Can Seoul become an international financial center?

Written by Kapronasia || May 16 2022

It is a testament to the difficulty of establishing a viable international financial center in Asia that so many first-tier cities in the region are vying to compete with Hong Kong yet none is truly a peer competitor. Even Singapore, undoubtedly the most important fintech hub in Southeast Asia if not the entire region, cannot match Hong Kong in the capital markets space. Seoul is the latest Asian city to throw its hat in the ring to become a global financial center.

Seoul is an intriguing choice for an international financial center. Though the mercurial North Korea is right next door, South Korea enjoys high political stability, scores reasonably well in rule of law indices, is well connected to the international financial system, and has a high standard of living. As long as they do not mind a chilly winter, bankers can live as comfortably in Seoul as in Hong Kong or Singapore.

South Korea is also a major trading nation and world’s 10th largest economy in terms of nominal GDP. From a pure economic standpoint, South Korea is much larger than Singapore or Hong Kong, whose GDPs are 38th and 35th respectively.

Citing Bank of Korea data, The Financial Times noted that in April that South Korea’s financial markets, including capital markets and short-term financing markets, grew from 777.6 trillion won in 2000 to 5,662.3 trillion won by June 2021. The report further noted South Korea appeals to foreign investment banks focusing on sectors such as semiconductors, electric vehicle batteries, entertainment and e-commerce.

“Seoul is a few steps behind Singapore and Tokyo timewise, but our capital can provide financial institutions and investors with the best environment for the state-of-the-art technological development. It has the full potential to become Asia’s next financial center, Hwang Bo-youn, Seoul’s deputy mayor for economic policy, told The Korea Herald in April.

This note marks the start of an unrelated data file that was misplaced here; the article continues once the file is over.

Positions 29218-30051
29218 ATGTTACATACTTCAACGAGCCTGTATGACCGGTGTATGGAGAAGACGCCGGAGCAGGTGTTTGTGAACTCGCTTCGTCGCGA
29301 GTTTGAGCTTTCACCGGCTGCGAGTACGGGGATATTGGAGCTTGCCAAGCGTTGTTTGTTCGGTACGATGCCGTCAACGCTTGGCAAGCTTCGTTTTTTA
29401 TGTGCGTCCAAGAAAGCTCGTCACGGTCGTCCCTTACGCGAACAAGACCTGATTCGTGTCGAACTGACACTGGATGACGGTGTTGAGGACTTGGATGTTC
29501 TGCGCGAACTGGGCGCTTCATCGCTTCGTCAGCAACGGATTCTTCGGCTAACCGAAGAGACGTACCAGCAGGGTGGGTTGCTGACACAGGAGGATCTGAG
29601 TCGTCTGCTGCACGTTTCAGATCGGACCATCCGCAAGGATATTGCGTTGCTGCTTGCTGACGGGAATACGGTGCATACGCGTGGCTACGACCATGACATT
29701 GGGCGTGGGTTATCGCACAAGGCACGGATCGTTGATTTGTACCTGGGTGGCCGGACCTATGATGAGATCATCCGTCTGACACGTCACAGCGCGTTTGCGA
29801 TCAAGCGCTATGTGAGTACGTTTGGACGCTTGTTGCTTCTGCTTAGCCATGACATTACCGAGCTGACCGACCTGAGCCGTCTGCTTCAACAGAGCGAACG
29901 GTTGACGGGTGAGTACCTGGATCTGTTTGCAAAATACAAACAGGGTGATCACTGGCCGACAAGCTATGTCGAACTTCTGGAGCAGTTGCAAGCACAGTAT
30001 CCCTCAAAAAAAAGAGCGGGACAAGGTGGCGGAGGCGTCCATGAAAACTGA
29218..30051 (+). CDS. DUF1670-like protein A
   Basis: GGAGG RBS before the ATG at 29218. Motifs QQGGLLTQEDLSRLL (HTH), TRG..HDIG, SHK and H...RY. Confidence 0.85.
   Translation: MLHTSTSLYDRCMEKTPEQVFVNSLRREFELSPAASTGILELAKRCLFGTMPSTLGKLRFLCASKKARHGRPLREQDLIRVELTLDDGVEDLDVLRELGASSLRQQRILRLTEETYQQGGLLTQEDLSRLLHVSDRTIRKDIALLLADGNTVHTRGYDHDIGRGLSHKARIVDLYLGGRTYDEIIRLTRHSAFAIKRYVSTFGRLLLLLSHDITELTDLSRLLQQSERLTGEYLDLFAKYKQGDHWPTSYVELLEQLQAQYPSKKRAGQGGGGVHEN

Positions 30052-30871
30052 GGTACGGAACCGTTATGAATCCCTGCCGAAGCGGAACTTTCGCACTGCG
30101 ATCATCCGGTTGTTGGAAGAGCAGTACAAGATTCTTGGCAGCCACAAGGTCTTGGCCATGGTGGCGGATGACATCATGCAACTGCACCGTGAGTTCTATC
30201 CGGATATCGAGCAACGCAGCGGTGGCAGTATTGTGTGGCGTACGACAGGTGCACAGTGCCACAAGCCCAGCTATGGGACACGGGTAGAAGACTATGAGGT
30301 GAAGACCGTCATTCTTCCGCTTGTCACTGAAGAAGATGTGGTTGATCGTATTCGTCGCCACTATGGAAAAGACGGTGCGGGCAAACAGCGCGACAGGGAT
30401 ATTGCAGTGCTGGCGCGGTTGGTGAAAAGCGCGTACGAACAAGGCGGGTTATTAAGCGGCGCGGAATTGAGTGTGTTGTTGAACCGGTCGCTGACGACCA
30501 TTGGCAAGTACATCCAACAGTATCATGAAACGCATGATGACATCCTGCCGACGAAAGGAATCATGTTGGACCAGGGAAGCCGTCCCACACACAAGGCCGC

Hwang may be feeling bullish on Seoul’s prospects as an international financial center after seeing that the city ranked No. 12 – a record high – in this year’s Global Financial Centers Index, which is calculated with input from the World Bank, Economist Intelligence Unit, the OECD and UN.

That said, being a heavyweight economy does not necessarily equate to being an international financial center. Hong Kong and Singapore have unique advantages as financial hubs. It is hard for most countries to compete with their low taxes, whether corporate or on individual earners. The low tax rates are a result of deliberate policy decisions to foster the financial sector, and not every government is willing to make that trade-off.

Currently, Seoul can only offer very limited tax benefits due to Korean law. The benefits are restricted to providing discounted office spaces to international firms seeking to enter Korea. Over a five-year period, 70% of rent and maintenance fees for qualifying businesses at the International Finance Centre located in Yeouido, the nation’s financial hub, are subsidized. While this is a nice perk, it is not a game changer for a firm established elsewhere. For Seoul to become more competitive with Hong Kong and Singapore, South Korea would need to revise the Restriction Of Special Taxation Act, which prevents Seoul from offering tax benefits to businesses in an effort to balance the capital’s power with other parts of the country.

Further, as FT noted, South Korea’s bans on short selling and regulatory crackdowns on market makers, as well a prohibition on offshore trading of the Korean won, are stymieing South Korea’s efforts to be recognized by the index-maker MSCI as a developed market.

To be a serious contender as an international financial center, Seoul will have to address unpopular regulatory policies and find a way to make taxes more competitive with Hong Kong and Singapore. Otherwise, the city is unlikely to realize its aspiration.